QGIS: Short Blog Post 2: Group B

QGIS is a open source GIS mapping system that links all kinds of data to geographical coordinates or points on layered maps.  The free QGIS program can be downloaded onto most operating systems and has the ability to create and read GIS maps and run installed plugins to enhance the features of the basic program.  GIS, or Geographic Information System, is a system used to organize data geographically, using points on a map as tags for specific data, thus linking the data to a certain location on a GIS map.  QGIS is a means of creating and reading GIS files.

The program can run and create two different types of graphics to display the data- vector graphics and raster graphics.  One simple explanation of the difference between the two is the ability to zoom in or out of a map created using each.  When using a map made with vector graphics, the shapes and images on the map are infinitely enlargeable (like images created in Adobe Illustrator), while a map created using raster graphics becomes pixilated when the user zooms in too far (like digital photographs.)  The QGIS program has the ability to link data in a database to specific points on a layered grid, whether those points are created using vector or raster graphics.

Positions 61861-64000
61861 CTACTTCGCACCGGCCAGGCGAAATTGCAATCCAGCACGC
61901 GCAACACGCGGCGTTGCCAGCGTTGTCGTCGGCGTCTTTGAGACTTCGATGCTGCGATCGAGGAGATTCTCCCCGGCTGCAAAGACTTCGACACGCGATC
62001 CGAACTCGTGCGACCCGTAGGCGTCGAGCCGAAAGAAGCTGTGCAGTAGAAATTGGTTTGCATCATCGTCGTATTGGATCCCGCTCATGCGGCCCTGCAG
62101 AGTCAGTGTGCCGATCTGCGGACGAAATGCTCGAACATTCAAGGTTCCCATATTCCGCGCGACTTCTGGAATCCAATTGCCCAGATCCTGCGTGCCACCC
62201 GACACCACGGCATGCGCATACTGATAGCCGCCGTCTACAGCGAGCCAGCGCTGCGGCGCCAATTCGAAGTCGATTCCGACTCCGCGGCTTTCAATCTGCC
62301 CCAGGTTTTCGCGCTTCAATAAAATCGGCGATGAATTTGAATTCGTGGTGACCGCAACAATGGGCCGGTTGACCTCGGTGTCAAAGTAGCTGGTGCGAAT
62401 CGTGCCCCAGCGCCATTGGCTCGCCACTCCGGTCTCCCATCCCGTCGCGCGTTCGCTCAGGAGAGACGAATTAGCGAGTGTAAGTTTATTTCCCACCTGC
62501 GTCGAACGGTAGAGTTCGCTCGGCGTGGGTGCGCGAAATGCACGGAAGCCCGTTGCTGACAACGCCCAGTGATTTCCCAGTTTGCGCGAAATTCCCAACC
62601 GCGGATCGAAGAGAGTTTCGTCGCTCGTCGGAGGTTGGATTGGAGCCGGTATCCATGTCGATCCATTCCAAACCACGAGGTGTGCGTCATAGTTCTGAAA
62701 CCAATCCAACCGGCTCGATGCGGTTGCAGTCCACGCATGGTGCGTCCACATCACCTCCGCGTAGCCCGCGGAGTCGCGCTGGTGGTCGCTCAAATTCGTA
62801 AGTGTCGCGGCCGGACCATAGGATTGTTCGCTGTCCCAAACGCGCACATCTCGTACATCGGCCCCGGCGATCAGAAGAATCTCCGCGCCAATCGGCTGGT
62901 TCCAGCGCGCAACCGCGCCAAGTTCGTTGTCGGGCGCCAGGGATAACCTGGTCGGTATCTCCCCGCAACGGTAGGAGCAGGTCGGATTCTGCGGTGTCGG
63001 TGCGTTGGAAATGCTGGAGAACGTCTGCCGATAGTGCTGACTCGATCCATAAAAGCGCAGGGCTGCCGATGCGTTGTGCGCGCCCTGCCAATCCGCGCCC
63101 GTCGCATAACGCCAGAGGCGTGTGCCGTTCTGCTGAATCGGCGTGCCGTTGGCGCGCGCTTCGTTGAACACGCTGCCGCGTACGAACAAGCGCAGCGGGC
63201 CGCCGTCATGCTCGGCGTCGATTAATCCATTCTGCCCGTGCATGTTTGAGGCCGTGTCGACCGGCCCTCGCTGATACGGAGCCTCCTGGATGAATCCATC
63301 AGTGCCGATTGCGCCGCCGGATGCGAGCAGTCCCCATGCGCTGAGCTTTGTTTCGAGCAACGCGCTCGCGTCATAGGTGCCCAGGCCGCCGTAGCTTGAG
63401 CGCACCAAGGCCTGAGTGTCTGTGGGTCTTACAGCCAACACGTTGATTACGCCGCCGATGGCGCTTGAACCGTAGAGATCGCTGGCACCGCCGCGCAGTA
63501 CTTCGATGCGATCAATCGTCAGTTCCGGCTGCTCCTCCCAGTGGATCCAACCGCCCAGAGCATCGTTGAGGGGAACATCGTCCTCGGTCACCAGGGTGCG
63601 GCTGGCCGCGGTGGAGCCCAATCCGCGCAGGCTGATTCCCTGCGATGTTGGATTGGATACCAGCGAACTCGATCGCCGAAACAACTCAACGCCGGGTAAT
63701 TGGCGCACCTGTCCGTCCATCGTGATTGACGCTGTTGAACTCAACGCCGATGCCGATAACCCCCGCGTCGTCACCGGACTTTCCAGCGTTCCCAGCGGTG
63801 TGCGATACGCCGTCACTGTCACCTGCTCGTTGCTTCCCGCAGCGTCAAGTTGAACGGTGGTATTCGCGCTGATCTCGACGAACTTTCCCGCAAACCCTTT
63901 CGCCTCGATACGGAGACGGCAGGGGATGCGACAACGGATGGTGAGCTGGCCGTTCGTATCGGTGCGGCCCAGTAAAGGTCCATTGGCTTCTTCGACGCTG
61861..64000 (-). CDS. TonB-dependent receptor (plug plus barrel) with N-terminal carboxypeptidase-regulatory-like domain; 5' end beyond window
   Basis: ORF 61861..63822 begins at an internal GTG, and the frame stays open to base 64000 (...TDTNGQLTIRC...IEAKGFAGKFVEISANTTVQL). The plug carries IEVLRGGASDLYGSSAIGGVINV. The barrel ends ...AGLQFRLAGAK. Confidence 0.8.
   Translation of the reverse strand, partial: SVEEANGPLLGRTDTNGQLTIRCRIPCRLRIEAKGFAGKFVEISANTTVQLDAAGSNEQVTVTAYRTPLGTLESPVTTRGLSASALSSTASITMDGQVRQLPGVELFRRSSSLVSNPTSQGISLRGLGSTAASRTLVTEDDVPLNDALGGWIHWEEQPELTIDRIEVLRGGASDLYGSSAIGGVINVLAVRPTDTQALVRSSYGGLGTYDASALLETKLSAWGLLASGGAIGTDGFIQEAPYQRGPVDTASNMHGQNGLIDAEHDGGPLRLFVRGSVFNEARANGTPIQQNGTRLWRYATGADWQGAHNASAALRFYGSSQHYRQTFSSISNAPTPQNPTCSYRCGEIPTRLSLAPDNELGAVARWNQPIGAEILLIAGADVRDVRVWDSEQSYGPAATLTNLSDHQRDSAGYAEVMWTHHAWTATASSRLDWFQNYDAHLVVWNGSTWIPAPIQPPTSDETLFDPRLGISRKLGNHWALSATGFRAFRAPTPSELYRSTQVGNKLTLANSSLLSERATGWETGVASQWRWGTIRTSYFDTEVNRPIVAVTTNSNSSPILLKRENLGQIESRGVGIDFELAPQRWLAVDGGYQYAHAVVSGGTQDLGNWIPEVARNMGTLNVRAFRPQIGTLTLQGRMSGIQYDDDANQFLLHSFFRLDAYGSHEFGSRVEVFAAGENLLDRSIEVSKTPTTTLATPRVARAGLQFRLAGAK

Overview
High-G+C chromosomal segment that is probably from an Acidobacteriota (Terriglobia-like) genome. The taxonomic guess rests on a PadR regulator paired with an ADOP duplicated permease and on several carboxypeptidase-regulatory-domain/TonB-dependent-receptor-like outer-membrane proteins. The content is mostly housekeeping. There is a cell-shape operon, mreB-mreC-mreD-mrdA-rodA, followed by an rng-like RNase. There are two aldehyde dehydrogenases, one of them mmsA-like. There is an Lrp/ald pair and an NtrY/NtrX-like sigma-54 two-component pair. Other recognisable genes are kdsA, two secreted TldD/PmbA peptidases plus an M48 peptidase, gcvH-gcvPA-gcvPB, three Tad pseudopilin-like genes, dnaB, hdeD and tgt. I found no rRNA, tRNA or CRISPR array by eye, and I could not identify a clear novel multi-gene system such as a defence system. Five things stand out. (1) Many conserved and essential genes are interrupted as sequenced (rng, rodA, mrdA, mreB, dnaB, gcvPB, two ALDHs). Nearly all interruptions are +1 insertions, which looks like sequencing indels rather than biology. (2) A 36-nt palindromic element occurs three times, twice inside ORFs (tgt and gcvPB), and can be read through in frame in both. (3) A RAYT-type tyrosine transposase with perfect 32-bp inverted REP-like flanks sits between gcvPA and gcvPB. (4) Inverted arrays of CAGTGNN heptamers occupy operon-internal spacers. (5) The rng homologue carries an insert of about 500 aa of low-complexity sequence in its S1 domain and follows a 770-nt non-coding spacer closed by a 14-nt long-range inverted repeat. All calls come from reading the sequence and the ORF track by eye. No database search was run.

Although the QGIS tool would be a bit too advanced to use in a digital project in this class, it could prove useful as a literary tool if used correctly.  One specific way that QGIS could prove useful would be if incorporated into a work of literature as an interactive guide for the reader (for example, a map of Marlow’s journey in Heart of Darkness, or an interactive guide to the places in Tolkien’s Lord of the Rings.)  The tool would add the most value to a work of literature that included travel and or journeys between and among varied locations.

A second conceivable use for the QGIS tool would be to map important literary locations in a specific city.  The GIS file created could contain data about poets and authors who lived in that city (where they lived, where they wrote, where they were buried, etc.)  Thus, the GIS file could serve as a guide to bibliophilic tourists when they visited the city mapped, or simply as a manual for locals wishing to know more about the literary history of their region.

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